Actually, no. The land was acquired by a grandson of Martha Washington, but his grandfather was not George but her second husband. His daughter went on to marry Lee, but there was no blood relationship to George Washington.

          Yes, George did own slaves and he was a traitor as far as His Majesty George III was concerned.

          • BiloSagdiyev

            I’m confused. Wasn’t Martha’s second husband George?

            • Cervantes

              Oh sorry, you’re right, but in any case the kids were not George’s. He was a father figure to them, however.

          • reattmore

            George Washington Parke Custis, Lee’s father-in-law, was adopted by Washington after his blood father, Washington’s stepchild, died at Yorktown

        • Hondo

          Treason against whom?

    • Denverite

      The plantation was sold at public auction during the Civil War and purchased by the US government. Later, the son of Robert E. Lee sued for compensation, and won.

      This is overstating things. It was sold at a tax sale over a trivial amount (around $100), Mary Lee sent an agent to settle the tax bill, and the agent was turned away because the US government had decided that it wanted the site for a cemetery. It was confiscated. Lee’s heir was subsequently reimbursed, but that doesn’t change the fact that it was confiscated in the first place.

      Your point that it was Mary Lee’s property and not Robert’s is fair enough.

    • Joe Paulson

      According to the informational pamphlet on the website, the Lees left and the feds occupied the property. The “confiscated” part doesn’t change because later it was determined that it was a taking that warranted compensation. Third Amendment implications?

      http://www.arlingtoncemetery.mil/Portals/0/Web%20Final%20PDF%20of%20Brochure%20March%202015.pdf

      The part about it being his wife’s property holds — it seems appropriate to give her agency.

      • Bruce Vail

        I’ll defer to you on the precise legal definition of ‘confiscate’ in this context.

        The commonplace understanding of the word, and many dictionary definitions as well, suggest it means that property is seized as punishment, without compensation. I think that is the way that Erik means it.

        • Joe Paulson

          I’m not trying to being legally precise.

          The first definition I found is “take or seize (someone’s property) with authority.” For instance, “the guards confiscated his camera.” It very well might be to seized as punishment. But, that is far from necessary and it is regularly used without that part.

          Also, the core commonly understood part is taking the property. The fact that maybe, eventually, you will get some compensation (here minimal according to a reply) doesn’t get you it back. It still has been confiscated.

          • Bruce Vail

            Okay, Joe, I take your point.

            It’s sort of interesting that the government used part of estate at one point for Freedman’s housing. It was supposed be a village where freed slaves could find temporary housing and take vocational training in preparation for their new lives as free workers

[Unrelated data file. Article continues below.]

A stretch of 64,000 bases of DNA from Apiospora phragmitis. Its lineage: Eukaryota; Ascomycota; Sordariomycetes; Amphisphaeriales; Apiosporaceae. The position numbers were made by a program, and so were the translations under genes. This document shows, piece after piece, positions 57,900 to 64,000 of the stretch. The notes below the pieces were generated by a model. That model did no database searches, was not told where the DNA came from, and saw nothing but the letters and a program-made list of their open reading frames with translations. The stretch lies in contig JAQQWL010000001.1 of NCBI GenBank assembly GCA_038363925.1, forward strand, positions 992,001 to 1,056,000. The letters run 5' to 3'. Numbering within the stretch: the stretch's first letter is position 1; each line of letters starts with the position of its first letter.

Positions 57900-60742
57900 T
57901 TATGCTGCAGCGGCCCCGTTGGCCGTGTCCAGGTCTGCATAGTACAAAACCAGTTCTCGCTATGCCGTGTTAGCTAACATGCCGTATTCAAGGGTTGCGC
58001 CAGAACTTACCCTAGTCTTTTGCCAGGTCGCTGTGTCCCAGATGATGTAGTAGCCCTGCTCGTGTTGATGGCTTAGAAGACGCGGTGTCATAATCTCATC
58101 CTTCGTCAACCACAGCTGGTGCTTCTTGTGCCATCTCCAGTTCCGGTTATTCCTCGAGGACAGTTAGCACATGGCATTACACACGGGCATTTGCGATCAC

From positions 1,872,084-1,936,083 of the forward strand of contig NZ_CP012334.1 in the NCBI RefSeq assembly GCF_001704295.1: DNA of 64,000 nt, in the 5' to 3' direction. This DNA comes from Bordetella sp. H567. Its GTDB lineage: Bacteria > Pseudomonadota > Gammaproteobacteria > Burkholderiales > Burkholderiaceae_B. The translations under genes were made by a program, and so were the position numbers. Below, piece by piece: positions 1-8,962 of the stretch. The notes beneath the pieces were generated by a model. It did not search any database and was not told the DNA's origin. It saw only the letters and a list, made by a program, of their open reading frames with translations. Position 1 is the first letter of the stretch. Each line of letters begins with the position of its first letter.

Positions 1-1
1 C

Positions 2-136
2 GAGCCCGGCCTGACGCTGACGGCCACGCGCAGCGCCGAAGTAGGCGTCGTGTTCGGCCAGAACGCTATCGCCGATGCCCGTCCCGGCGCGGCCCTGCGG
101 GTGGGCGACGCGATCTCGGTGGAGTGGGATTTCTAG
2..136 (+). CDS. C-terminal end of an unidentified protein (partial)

• BiloSagdiyev

              The Morning Chronicle is shrill.

  • Joe Paulson

    Stewart argued that the Constitution protected privacy in various ways but there was not a general “right to privacy” that warranted that result. He later, based on precedent and substantive due process generally (Douglas’ approach was arguably more narrow), was a vote for Roe v. Wade.

    After he retired, he wrote an article (“The Road to Mapp v. Ohio and beyond”) supporting the exclusionary rule. He also was fairly press friendly, repeatedly supporting expansive rights for them (including a limited immunity to testimony).

    The obscenity quip is famous but a bit overblown. First, yes, that movie surely isn’t obscene. Two, he later provided some clarification on what his test would cover. OTOH, apparently he only “saw it” once on the Court after that. The fact obscenity is subjective to some extent is true.

    Overall, that tagline on this grave was fitting.

    • I think his life dates are on the other side and I forgot to take a picture of it.

  • Bruce Vail

    So, did Eisenhower name the 43-year-old Stewart to the Court because he wanted a conservative Republican to hold the seat for 20 or 30 years?

    • Denverite

      This is the same Eisenhower that appointed William Brennan and Earl Warren, right?

      • Joe Paulson

        Political appointments that he later deemed mistakes. Harlan and Stewart seem more like the sort of ideological sorts he favored.

      • Hummus5989

        Bingo. Eisenhower was not himself a conservative and had nothing but contempt for the conservative wing of his party

        • CP

          More than that, in fact, he ran as a Republican specifically because he wanted to stomp hard on the conservative wing of the party rather than leave the party in their hands. (Although that was mostly for foreign policy reasons).